February 9, 2023

O for a muse of firewater! Henry IV Part II at the Barbican

It is a dilemma that all civilised Londoners face: a night at the theatre or a night in the stews?  You have spent the day suffering the soul-crushing humiliations of employment or the exhausting travails of joblessness.  Now night is falling, livers are rumbling, and from Southwark to Soho the greatest city on Earth is coming alive.  Do you head up West to do your duty as a citizen of the capital of World Theatre, but face the possibility of a disappointing performance?  Or do you take the safe option of drinking yourself insensible until you wake – damp but curiously invigorated – in a gutter somewhere in Cheapside?  Your reviewer has found the answer: do both.  

Invited by a semi-alcoholic journalist friend to Henry IV part II, we took the precaution of arming ourselves with a couple of bottles of sherry, smuggled into the Barbican down our trousers.  I have always found that a small measure, swigged discretely every time it is mentioned by its characters, is the ideal way to enjoy this play.  True, our neighbours in the stalls were appalled.  One particularly pinched, anus-mouthed old lady muttered about summoning staff to eject us.  But then were we not here to listen to the great words of a playwright who exhorts us ‘to forswear thin potations and addict yourself to sherries’?  A man whose original audience would have just stumbled in plastered from a bear-baiting?  Whose pub-scenes display the familiarity of a regular follower of Bacchus?  This Falstaffian drinking game is pitched just right: by the end of the play your bottle will be empty and – your mind swimming with blank verse – you will be well under the influence, if not under the table.  You will also have insured yourself against any disappointments of the production which in this case, I’m afraid, were many.

Henry IV is perhaps Shakespeare’s masterpiece, but in more ways than one it is a game of two halves.  The action alternates between high politics, as King Henry faces down rebels who are curiously convinced a) that old King Richard is not actually dead and b) that Henry had him murdered, and the low farce of his wild son Henry’s adolescence.  As for the future Henry V, he divides his time between his duties on the battlefield and his dissipated life amongst the taverns and bawdyhouses of London.  As he struggles to grow into the man he will become his loyalties are split between his stern royal father and his dissolute father-figure, Falstaff: the greatest character in the story and perhaps in all English Theatre.  Here is a role the finest actors would kill to play, but in which all too often they die on their feet.  From Orson Wells to Simon Russell Beale, the greatest talents have come up against the near impossible task of capturing the humour, charisma and bombast as well as the vulnerability and pathos necessary for the role.  And for many years to come all Falstaffs will struggle to emerge from under the Gargantuan shadow of Roger Allam and his recent Olivier-winning performance at the Globe.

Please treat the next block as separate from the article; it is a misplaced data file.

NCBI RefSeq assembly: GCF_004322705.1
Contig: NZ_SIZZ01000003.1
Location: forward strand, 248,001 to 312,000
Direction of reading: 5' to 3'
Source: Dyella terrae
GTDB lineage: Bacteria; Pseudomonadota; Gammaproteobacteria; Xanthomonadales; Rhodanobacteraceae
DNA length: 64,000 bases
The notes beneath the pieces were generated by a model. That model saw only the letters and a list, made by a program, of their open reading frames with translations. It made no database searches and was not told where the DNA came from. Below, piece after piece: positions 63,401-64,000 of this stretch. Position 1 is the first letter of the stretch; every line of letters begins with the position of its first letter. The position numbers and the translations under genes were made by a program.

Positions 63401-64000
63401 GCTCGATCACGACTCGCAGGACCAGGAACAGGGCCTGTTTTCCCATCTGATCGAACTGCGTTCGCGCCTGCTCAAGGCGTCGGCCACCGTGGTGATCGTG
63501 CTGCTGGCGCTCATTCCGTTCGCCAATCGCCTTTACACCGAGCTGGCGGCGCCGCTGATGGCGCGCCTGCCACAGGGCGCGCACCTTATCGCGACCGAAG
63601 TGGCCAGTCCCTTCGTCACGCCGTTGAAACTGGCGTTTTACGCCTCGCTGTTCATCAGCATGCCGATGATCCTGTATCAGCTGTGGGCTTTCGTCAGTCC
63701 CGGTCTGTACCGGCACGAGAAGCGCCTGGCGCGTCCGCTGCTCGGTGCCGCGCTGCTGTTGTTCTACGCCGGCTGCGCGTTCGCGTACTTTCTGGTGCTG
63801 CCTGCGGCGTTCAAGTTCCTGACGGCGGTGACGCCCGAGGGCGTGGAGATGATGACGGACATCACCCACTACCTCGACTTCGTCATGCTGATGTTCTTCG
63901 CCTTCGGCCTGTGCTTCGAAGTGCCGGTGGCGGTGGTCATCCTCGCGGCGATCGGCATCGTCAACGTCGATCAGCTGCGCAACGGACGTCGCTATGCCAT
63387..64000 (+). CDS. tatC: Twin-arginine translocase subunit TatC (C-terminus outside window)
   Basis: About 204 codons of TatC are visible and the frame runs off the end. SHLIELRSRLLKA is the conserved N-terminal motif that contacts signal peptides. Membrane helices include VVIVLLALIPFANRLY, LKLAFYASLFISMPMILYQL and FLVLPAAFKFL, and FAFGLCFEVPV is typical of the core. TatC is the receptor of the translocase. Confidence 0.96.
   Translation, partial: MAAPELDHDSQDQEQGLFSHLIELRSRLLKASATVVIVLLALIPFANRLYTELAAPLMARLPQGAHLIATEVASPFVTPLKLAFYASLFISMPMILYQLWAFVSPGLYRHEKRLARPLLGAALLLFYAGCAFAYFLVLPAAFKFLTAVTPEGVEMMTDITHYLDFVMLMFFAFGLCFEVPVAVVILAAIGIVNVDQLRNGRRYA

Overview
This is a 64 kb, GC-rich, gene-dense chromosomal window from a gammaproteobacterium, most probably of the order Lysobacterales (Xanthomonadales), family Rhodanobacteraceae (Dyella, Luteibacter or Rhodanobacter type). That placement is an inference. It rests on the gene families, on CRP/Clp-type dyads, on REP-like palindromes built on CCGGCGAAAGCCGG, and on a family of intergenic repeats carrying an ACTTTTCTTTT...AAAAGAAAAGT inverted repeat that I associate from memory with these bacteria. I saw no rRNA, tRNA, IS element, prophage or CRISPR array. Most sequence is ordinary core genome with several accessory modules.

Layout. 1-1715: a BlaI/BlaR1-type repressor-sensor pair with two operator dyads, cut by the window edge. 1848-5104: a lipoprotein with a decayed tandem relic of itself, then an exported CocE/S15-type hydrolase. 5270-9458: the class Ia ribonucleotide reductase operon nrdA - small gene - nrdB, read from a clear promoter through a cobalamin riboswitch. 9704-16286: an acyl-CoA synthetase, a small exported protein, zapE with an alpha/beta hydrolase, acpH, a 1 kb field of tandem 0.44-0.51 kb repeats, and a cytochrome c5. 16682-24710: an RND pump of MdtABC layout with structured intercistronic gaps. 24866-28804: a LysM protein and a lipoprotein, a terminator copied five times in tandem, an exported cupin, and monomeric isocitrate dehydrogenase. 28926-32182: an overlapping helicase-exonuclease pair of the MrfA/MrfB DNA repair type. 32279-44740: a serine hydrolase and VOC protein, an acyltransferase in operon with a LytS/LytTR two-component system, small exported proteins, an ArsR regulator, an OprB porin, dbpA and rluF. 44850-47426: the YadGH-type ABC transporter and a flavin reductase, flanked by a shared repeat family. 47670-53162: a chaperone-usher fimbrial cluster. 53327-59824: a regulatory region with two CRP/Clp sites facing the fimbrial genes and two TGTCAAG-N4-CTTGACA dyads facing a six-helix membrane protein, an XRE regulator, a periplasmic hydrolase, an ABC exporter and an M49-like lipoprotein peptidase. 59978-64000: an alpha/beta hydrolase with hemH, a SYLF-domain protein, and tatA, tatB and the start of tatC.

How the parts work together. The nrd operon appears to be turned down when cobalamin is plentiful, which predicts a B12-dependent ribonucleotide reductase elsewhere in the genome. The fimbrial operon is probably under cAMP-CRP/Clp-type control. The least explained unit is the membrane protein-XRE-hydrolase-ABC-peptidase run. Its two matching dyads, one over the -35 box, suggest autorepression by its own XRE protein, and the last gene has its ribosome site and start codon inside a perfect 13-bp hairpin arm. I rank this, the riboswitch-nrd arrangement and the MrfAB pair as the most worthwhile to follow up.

So it is no great insult to Anthony Sher to say that he entirely fails to convince us that he could seduce an heir to the throne – even one as lacklustre as Alex Hassell – into a life of lechery, drunkenness and debauchery.  But the problems with this production go deeper: if the light scenes fail to be funny, the serious ones are often comically bathetic, even to sober members of the audience.  Northumberland greets news of his son’s death in battle as one might the words ‘time, gentlemen, please’.  And Jasper Britton’s re-animation in the key death scene is more 28 Days Later than Jerusalem Chamber.  

True, things improved somewhat in the second half (or was it just that by now we were steaming?).  The magnificently-jowled Oliver Ford Davies, who seems to have been playing all the small parts in Shakespeare histories since the days of Burbage, shows his versatility with a definitive performance as the mandrake-penised Justice Shallow.  There was some fun to be had in the scenes where he and Falstaff recruit hapless yokels for cannon-fodder.  But in general the whole evening has the plodding slowness of a provincial performance.  Which, up from Stratford, is what it really is.  It remains mysterious that the RSC is taken so seriously whilst the Globe is viewed as little more than a tourist destination, when the latter so regularly hits the spot with energetic Shakespeares played, as they were surely written, for a mixed audience of half-cut groundlings who have just staggered in from the pub.  Here both audience and actors could have done with a couple of skin-fulls of sack to get things going.  After all Falstaff is the embodiment of the drunken and anarchic spirit of England.  This is not a play for be-suited Volvic drinkers, joyless and pompous, like those who tutted at us throughout the performance.  For ourselves we reeled out, hiccupping and happy.  At least Falstaff and his creator would be smiling on us.  Even if the rest of the audience were not.

 by Alasdair Donaldson

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